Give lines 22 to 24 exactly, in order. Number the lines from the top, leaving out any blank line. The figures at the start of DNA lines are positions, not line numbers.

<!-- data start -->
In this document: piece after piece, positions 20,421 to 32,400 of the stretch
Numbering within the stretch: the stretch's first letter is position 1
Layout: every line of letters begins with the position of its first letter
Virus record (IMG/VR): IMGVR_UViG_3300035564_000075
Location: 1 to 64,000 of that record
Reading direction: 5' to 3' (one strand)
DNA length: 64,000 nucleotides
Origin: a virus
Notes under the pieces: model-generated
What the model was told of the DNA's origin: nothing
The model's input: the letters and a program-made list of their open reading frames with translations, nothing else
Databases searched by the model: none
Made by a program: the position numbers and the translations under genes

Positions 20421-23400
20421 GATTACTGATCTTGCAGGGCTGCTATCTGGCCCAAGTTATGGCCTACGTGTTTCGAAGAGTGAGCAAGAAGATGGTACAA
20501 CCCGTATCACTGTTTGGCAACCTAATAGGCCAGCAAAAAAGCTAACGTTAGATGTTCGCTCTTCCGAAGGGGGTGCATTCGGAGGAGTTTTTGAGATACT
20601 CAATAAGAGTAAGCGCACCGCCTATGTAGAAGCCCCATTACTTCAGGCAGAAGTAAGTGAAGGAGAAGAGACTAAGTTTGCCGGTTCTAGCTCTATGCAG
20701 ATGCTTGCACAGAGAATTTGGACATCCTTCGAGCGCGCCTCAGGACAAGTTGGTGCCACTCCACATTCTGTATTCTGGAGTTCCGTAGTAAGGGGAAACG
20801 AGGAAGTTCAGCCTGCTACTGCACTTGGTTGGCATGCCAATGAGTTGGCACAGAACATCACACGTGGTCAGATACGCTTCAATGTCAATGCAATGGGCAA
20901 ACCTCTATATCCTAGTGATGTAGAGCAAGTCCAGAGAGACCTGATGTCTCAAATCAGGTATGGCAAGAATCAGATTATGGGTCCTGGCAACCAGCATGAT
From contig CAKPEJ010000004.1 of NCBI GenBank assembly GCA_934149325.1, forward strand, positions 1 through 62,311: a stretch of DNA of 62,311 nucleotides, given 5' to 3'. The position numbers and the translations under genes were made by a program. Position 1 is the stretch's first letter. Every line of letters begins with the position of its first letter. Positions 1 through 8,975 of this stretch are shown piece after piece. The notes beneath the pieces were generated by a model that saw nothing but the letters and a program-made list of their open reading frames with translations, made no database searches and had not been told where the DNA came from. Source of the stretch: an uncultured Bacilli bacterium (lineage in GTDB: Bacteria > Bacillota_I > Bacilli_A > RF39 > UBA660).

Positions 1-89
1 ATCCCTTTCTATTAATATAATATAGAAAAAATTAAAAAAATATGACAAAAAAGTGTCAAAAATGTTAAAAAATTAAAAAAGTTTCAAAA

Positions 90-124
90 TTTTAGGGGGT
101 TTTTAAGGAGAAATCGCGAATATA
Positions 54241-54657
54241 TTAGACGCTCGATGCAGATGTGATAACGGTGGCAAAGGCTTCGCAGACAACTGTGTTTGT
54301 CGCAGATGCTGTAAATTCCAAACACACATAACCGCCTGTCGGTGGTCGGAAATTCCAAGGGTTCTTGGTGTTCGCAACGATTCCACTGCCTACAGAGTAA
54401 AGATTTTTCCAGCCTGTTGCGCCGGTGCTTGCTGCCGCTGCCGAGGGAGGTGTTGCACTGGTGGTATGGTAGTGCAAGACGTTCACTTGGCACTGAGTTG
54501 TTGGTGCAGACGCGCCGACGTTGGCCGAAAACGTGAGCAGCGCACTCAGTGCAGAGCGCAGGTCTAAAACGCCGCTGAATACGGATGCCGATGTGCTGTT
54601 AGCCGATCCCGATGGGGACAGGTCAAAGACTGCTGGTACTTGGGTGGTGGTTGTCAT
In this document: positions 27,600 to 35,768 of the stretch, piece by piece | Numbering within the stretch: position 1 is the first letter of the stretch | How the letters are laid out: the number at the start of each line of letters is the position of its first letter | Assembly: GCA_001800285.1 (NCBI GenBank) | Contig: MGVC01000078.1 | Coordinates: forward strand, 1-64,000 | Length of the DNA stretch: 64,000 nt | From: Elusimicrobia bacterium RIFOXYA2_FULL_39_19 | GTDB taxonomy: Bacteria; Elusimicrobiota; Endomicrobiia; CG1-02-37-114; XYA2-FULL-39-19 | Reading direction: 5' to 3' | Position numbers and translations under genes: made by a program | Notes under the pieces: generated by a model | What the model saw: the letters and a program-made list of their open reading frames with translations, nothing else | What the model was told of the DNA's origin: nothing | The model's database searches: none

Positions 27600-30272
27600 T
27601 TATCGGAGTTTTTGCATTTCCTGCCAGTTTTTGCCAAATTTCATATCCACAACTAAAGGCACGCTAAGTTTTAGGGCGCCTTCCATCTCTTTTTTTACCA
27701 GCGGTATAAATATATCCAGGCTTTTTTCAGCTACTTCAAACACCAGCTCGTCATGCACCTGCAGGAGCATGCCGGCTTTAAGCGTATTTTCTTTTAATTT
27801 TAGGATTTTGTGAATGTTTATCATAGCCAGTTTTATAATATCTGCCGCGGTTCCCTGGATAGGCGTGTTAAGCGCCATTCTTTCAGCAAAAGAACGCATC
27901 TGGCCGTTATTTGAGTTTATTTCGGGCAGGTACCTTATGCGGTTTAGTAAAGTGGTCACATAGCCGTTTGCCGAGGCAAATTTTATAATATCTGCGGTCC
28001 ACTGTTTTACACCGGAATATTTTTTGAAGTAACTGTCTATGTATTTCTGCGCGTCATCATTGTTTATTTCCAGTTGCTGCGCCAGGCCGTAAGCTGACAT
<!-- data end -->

Positions 1-89
1 ATCCCTTTCTATTAATATAATATAGAAAAAATTAAAAAAATATGACAAAAAAGTGTCAAAAATGTTAAAAAATTAAAAAAGTTTCAAAA

Positions 90-124